Man selects only for his own good; Nature only for that of the being which she tends.” 
                                         - Charles Darwin

Sculpting Ecosystems

Wild organisms are exquisitely adapted to surviving and reproducing in their ancestral habitat. That means the vast majority of mutations will be harmful - and the same is true of human-designed changes.  Because natural selection typically eliminates our alterations, we have previously been unable to use biology to stably change ecosystems.

On the rare occasions that we can provide a fitness benefit - typically by engineering the environment - the responsible genes are hard to link to other traits and readily transfer into wild-type competitors.  Thus, if we want to engineer biology outside of the controlled environments of the laboratory, clinic, and factory, we must learn to establish, link, and maintain fitness advantages.

In microbes, we are working to privilege engineered strains over wild counterparts by conferring evolutionarily stable resistance to bacteriophages. Our goal is to use this technology to precisely replace target strains within complex microbial ecosystems.

In multicellular organisms, we are leveraging gene-level rather than organismal-level selection to counteract the penalty imposed by the fact that our changes impair the organism's ability to replicate. Gene drive systems benefit associated genome edits by distorting inheritance in their favor. We outlined how RNA-guided gene drives based on CRISPR could be used to drive many types of genomic alterations through wild populations over generations and demonstrated their efficacy in yeast.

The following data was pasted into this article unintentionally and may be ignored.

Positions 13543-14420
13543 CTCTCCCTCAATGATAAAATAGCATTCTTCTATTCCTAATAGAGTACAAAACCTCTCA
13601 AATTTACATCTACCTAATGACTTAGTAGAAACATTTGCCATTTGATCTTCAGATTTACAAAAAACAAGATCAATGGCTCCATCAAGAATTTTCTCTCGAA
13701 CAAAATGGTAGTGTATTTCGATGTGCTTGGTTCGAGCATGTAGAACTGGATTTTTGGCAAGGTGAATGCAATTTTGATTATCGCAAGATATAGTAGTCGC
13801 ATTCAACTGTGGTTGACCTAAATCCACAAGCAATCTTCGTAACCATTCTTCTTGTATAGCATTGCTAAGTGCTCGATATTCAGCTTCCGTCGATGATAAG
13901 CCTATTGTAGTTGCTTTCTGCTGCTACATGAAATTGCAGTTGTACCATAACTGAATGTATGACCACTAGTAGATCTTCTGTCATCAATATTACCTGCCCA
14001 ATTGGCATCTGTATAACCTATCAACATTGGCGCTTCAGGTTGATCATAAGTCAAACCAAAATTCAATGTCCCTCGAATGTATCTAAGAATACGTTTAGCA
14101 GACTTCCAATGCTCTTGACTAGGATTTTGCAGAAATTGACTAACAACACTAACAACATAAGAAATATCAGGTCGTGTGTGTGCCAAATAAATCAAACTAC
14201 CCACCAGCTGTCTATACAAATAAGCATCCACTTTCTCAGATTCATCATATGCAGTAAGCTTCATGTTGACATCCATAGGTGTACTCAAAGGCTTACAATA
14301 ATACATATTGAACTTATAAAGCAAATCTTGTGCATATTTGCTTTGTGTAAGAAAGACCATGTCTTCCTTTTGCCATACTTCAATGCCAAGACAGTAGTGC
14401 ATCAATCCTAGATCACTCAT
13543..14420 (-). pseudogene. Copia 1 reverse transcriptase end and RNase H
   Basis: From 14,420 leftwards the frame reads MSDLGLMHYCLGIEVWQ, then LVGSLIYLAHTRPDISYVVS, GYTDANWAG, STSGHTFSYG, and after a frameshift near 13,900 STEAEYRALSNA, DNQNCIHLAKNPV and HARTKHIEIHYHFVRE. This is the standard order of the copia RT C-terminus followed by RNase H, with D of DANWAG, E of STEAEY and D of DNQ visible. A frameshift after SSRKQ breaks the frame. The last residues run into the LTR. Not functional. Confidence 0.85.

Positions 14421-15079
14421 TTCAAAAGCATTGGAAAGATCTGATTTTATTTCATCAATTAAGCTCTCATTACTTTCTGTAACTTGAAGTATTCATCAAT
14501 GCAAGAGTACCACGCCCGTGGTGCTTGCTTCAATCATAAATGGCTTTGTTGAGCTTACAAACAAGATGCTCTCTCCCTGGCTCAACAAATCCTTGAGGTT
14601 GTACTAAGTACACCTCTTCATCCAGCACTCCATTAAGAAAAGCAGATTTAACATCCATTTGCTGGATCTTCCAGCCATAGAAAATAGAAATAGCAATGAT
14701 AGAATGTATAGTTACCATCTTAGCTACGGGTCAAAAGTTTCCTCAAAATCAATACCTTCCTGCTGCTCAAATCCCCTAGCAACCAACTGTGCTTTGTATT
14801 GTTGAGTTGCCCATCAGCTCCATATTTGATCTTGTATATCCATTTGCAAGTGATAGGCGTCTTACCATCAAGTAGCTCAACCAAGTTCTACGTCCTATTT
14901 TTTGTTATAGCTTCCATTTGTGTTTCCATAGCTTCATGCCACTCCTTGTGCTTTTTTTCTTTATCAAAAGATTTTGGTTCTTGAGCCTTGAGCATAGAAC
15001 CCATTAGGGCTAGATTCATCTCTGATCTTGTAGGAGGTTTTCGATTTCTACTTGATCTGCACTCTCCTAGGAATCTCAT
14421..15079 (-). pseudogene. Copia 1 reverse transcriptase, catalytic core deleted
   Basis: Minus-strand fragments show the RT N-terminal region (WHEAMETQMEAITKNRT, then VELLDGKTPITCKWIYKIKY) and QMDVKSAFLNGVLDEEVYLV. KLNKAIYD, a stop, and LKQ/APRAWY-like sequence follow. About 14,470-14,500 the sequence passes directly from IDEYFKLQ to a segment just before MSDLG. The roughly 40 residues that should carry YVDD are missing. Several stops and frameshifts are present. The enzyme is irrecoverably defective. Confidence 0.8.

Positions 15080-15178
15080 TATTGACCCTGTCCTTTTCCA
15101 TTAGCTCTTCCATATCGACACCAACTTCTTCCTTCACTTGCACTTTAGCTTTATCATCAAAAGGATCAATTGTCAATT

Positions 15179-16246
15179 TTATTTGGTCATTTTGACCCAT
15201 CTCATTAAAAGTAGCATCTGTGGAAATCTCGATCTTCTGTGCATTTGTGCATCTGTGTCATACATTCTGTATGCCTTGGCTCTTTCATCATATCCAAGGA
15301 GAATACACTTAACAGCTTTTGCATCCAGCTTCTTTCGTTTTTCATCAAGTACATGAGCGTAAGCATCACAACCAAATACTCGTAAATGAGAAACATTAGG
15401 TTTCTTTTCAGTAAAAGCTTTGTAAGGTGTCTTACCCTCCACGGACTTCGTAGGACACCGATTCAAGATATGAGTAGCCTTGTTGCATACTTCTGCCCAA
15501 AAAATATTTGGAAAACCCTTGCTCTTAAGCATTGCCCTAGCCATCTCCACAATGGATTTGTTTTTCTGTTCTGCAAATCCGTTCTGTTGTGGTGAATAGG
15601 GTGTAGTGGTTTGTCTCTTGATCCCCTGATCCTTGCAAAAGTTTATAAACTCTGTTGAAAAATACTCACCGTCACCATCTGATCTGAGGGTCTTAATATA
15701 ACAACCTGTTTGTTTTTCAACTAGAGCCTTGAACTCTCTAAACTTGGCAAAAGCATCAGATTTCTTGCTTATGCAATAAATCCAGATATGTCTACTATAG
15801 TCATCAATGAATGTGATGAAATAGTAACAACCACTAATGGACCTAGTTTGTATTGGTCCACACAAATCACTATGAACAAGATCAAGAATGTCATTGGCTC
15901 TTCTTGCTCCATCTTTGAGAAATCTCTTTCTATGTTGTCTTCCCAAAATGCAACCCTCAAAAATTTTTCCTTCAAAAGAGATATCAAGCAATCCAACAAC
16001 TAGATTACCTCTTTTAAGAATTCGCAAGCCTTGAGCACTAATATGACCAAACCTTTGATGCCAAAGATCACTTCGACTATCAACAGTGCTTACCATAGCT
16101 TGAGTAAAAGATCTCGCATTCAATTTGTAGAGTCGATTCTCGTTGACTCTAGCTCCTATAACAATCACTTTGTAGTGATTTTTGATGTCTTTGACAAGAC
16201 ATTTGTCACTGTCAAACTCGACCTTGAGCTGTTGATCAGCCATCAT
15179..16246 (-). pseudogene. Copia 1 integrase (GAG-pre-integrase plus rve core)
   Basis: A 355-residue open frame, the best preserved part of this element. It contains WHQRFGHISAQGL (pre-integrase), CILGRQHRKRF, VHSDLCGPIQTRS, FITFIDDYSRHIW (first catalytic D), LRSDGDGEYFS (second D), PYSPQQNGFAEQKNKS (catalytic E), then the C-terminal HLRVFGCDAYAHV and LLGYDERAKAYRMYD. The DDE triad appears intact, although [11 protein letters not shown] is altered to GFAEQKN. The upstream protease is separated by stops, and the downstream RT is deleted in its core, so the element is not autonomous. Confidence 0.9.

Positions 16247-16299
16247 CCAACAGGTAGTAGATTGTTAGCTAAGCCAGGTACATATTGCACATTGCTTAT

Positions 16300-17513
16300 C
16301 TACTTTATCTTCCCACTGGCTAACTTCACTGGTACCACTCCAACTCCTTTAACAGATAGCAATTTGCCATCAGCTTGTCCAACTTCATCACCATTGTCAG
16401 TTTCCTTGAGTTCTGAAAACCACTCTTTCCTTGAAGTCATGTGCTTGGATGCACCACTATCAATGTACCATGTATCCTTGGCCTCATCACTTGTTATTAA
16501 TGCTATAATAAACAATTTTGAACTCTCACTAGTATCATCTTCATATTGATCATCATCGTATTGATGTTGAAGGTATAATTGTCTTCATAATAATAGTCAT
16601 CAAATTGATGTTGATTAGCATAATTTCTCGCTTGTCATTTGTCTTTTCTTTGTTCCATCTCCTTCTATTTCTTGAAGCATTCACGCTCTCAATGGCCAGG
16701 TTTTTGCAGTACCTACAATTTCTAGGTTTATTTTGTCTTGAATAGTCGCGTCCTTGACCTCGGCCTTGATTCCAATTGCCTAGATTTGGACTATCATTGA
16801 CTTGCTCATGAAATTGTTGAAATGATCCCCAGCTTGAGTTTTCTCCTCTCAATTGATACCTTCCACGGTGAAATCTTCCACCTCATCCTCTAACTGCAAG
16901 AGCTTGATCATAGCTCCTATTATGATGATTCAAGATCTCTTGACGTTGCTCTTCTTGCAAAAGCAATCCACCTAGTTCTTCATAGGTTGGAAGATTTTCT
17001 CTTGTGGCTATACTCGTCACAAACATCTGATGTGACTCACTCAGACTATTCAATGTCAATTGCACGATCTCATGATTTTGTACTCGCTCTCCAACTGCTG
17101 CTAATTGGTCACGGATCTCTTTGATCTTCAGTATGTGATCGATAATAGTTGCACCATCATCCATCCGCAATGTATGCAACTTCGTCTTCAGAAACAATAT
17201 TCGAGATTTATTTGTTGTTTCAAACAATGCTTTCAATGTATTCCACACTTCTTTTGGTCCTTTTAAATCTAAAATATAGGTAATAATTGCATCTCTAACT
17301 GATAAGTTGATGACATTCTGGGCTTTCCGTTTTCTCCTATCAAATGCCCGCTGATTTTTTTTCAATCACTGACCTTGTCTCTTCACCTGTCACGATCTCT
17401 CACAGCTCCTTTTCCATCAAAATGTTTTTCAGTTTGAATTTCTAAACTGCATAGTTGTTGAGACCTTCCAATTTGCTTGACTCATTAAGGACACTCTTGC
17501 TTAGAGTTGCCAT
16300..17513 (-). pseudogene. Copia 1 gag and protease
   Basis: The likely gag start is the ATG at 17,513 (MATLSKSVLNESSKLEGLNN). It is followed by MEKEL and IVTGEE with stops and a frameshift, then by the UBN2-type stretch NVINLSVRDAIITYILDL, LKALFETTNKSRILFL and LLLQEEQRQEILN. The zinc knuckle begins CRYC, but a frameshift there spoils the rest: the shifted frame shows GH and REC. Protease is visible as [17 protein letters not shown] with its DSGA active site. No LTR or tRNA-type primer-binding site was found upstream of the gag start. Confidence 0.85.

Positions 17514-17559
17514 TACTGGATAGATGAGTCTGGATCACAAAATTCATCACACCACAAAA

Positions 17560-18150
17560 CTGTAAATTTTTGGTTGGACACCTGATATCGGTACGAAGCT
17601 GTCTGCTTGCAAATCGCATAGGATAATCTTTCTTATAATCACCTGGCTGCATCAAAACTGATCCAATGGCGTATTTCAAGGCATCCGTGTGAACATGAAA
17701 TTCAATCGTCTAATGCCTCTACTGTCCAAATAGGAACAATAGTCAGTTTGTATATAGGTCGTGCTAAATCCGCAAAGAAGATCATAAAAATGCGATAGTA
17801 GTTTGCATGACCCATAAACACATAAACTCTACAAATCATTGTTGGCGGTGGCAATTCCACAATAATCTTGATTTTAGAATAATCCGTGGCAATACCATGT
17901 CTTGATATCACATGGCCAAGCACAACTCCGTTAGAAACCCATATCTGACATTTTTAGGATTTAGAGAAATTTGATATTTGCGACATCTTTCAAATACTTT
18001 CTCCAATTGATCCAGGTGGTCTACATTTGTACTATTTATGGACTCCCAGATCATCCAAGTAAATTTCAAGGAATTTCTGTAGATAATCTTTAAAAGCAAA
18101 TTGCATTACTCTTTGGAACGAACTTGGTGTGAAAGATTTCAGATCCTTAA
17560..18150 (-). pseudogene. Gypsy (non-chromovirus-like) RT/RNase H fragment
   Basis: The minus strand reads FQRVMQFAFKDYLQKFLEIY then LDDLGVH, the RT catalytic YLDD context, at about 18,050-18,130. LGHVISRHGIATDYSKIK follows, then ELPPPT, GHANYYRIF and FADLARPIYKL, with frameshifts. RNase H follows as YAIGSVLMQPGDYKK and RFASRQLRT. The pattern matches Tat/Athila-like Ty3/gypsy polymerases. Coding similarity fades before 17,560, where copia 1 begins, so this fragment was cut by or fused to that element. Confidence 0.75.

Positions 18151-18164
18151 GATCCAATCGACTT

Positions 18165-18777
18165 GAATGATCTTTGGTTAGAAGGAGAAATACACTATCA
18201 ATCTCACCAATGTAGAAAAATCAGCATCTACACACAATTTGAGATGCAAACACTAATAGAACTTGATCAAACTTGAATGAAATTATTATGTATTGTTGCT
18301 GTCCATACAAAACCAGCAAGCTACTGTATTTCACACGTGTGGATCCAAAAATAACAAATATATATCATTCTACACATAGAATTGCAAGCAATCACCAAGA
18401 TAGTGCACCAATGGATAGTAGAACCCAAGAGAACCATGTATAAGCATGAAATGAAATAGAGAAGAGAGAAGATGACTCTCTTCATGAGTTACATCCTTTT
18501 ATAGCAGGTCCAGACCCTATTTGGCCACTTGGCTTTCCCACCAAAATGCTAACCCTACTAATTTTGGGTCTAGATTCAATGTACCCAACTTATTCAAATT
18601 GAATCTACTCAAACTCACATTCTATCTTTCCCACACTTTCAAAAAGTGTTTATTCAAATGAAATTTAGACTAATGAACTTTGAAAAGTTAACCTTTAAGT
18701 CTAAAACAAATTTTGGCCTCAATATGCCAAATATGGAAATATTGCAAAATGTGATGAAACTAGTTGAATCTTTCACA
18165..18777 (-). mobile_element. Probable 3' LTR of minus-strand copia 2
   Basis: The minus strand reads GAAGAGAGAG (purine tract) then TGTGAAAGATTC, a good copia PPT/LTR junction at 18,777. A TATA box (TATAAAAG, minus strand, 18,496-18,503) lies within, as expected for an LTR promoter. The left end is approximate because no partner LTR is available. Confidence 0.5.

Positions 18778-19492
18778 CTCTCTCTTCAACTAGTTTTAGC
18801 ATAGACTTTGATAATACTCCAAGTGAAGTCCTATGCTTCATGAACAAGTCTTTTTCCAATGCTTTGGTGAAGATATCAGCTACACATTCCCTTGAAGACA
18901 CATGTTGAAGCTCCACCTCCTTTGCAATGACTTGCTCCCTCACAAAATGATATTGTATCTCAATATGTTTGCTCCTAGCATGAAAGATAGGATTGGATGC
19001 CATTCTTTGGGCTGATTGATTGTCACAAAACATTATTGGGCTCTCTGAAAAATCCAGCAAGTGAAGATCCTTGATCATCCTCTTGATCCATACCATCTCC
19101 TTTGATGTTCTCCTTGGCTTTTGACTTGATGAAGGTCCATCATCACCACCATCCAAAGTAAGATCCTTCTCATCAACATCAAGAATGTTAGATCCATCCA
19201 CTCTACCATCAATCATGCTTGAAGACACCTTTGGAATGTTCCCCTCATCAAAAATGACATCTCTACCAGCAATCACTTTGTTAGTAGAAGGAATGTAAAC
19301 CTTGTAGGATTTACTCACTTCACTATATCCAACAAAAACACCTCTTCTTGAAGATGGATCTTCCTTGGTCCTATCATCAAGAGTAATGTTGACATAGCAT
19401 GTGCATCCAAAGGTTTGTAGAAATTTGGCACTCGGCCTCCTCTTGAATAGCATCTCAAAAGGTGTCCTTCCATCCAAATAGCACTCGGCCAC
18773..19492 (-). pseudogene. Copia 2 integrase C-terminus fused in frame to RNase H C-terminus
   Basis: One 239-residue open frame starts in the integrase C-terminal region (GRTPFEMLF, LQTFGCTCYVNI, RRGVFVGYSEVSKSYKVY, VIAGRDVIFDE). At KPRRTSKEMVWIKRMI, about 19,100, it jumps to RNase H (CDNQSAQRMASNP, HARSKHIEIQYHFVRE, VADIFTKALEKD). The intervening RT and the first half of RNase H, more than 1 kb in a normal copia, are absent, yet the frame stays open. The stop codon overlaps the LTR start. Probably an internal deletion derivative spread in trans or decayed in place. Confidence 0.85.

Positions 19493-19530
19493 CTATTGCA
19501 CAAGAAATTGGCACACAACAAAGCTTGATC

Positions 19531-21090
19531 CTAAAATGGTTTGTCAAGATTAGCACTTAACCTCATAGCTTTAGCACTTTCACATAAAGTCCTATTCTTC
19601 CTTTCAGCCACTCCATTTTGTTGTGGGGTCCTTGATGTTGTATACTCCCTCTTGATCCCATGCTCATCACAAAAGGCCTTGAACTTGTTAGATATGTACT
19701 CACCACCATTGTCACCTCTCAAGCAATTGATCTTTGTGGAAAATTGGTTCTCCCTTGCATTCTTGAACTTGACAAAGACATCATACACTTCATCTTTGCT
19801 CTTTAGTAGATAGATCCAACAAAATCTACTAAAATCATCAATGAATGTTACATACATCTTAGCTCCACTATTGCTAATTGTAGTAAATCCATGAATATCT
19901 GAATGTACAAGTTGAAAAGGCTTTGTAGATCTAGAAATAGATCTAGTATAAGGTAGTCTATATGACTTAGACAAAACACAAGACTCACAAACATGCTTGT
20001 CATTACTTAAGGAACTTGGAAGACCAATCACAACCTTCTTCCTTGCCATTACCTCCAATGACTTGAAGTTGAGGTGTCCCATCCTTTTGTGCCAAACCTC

Current projects in the gene drive area involve building and testing safeguards for the responsible development of these technologies, including the ability to reverse any unwanted genetic changes, to maintain costly traits in populations through cyclic changes, and to reliably predict how drive systems are likely to evolve in wild populations.

Perhaps importantly, we are developing local versions of gene drive systems to grant communities the ability to solve problems affecting their environments without forcing those changes on others. Daisy drive systems inevitably lose "daisy elements" over generations; when they run out, they cease to exhibit drive and become normal engineered genes. We're working to combine this feature with ways of blocking gene flow, thereby keeping engineered and wild populations separate and "pure", which in turn should enable communities to keep changes within their own political boundaries, and also to precisely restore the original wild-type genetics if needed.

Daisy drives are particularly important because we can't reliably predict the consequences of altering complex systems. The best approach is to make the smallest possible change that we think can solve the problem, but only at a local level. If it works well, we can scale up; if not, we reverse the change as best we can. Because they are inherently self-scaling, global drive systems violate these rules, and consequently should only be used to combat the most devastating diseases, such as malaria and schistosomasis, where we have few if any other options.